What ends up transpiring between Troyal and George is a meeting of the past and the present, with the hopes of shaping the future. The conversations that occur range from how to order a steak to stories of incredulous moments in Jones’ life. It’s also a conversation with someone who has shaped his entire persona around a specific country music aesthetic while still being able to maintain some sort of relevancy within the scene that breaks through to the mainstream. That particular intersection of the old with the new is what Jones sees as more than just cute homage but the potential to be a better version of himself.

Country Gold
Image Courtesy of Fantasia

However, Troyal ends up being a more fascinating character in how he carries himself after every interaction in Country Gold. Reece portrays Troyal (who is essentially a caricature of Garth Brooks against the caricature of George Jones) as someone shaped by long-held, naive convictions that grind against his narcissism. With a family at home dying to spend time with him, Troyal finds himself more smitten by the attention he gets from the industry than his fans and family. It’s a fascinating portrait of someone who is at odds with the notoriety they have stepped into and Troyal’s meeting with a hero of his serves as an interesting means of exploring someone’s life at a potential turning point.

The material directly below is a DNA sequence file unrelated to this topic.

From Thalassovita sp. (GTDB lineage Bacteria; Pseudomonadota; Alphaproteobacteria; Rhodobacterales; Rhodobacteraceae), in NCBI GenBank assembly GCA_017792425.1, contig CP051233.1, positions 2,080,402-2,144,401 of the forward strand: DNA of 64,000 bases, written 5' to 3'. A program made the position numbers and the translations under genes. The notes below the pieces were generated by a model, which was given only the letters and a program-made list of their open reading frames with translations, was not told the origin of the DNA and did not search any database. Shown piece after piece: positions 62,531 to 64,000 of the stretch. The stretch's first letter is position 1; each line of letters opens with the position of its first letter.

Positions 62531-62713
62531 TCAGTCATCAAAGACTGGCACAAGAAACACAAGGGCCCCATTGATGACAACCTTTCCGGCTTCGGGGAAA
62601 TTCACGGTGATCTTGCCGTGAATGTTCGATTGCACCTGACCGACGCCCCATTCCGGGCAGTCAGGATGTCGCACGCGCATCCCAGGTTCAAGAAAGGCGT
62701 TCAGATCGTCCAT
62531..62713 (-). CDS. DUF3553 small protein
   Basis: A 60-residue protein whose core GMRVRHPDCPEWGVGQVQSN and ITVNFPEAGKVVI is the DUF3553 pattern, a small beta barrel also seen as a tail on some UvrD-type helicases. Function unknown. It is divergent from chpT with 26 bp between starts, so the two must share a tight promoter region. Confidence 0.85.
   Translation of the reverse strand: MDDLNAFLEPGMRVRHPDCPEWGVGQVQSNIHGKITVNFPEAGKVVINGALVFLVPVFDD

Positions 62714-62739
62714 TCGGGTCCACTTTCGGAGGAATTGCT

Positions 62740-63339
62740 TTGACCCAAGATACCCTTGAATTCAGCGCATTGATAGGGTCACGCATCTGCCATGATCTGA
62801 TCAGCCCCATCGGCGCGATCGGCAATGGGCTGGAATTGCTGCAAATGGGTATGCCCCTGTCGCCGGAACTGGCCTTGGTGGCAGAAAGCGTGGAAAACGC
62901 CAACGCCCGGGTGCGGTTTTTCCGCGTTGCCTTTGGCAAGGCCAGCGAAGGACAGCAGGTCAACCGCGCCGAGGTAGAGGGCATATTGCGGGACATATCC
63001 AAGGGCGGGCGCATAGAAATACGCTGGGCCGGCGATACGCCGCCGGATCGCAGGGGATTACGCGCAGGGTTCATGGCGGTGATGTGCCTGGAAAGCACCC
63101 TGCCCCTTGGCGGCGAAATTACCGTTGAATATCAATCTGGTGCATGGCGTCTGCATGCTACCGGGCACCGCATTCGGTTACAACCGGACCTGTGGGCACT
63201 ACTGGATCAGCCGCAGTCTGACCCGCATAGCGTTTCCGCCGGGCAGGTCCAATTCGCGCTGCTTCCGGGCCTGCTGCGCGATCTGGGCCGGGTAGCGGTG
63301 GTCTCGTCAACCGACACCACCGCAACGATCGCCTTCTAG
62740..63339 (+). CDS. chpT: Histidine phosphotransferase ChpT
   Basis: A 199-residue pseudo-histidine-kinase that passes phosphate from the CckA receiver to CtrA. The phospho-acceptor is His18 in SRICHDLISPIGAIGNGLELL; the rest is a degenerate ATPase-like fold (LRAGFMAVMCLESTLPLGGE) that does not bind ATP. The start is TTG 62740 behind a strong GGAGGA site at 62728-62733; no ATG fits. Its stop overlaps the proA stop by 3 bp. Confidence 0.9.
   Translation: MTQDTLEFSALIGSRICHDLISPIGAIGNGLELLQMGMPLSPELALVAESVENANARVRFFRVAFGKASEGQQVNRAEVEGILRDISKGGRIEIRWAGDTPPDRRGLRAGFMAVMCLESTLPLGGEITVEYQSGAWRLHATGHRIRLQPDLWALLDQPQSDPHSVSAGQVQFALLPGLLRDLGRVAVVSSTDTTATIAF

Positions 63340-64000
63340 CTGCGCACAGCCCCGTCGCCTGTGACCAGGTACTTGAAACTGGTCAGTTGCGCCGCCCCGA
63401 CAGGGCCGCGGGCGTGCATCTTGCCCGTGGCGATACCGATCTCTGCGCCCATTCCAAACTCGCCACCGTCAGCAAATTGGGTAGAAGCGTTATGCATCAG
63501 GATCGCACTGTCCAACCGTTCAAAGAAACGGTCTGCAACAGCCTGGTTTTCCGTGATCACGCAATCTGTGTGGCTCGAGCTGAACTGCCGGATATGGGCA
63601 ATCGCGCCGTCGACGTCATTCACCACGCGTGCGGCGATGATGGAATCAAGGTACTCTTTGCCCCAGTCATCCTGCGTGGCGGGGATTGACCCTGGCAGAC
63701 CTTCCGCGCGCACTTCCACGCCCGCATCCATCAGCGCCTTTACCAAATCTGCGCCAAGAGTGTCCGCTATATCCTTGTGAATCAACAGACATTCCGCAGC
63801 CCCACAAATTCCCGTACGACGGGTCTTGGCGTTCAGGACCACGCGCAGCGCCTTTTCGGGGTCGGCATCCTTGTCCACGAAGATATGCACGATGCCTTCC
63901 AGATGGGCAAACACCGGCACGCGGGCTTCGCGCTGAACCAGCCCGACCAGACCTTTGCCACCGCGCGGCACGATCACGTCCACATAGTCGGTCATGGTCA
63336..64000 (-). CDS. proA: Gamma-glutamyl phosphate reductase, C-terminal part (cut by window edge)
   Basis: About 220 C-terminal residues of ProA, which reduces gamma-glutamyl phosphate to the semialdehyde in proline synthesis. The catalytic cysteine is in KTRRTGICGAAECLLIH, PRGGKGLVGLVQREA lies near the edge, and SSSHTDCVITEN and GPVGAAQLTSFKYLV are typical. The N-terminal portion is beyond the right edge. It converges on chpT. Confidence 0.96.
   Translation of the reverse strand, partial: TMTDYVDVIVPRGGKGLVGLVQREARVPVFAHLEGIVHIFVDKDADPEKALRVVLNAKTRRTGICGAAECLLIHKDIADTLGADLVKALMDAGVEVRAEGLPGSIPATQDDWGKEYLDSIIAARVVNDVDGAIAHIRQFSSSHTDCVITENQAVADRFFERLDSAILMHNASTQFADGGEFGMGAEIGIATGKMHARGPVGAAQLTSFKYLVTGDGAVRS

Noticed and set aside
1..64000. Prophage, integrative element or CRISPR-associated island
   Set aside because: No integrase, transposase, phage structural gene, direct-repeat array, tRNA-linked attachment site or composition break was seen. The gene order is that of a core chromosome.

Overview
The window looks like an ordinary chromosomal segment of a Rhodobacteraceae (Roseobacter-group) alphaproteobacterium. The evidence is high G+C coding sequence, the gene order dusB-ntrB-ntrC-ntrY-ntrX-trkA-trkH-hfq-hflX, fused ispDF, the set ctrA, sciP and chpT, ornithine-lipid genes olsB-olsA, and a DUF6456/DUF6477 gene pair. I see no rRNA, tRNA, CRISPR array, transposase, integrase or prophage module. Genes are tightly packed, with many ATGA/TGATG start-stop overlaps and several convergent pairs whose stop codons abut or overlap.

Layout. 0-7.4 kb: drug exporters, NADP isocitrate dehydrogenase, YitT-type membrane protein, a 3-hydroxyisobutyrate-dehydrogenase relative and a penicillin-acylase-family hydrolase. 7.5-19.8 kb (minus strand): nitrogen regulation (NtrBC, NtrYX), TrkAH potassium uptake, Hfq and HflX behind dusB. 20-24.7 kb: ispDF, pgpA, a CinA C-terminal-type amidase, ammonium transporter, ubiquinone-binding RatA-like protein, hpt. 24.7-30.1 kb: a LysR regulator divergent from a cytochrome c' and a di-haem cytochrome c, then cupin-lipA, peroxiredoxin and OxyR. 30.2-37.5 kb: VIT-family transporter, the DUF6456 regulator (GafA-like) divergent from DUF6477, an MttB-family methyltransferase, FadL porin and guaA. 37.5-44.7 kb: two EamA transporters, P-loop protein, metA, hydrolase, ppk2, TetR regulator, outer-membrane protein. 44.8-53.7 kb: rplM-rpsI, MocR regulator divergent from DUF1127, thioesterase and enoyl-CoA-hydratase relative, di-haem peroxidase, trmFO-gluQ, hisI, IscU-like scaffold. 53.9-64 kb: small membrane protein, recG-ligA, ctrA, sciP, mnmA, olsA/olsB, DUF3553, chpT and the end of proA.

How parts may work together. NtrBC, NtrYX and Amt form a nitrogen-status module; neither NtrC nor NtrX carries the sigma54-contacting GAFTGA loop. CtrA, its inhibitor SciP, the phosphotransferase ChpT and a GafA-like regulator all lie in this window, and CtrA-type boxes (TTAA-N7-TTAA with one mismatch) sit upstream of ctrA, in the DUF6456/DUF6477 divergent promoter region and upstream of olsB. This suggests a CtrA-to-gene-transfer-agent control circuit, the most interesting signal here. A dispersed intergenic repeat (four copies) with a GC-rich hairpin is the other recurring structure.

Reece’s use of country music icons in a fictionalized version of their lives serves as a little distracting and doesn’t really justify itself, though. As someone who grew up listening to Garth Brooks thanks to a rural upbringing with parents who enjoyed country music more than anything else, it was immediately apparent who Reece was emulating with Troyal. The shorthand imposition of real-life icons never really finds solid footing except to ask the viewer to look up whether George Jones really did attempt to be cryogenically frozen once. It’s a shame because it lifts moments from Brooks’ life and twists them into Troyal’s upbringing, but doesn’t seem to do it for any particular narrative reason.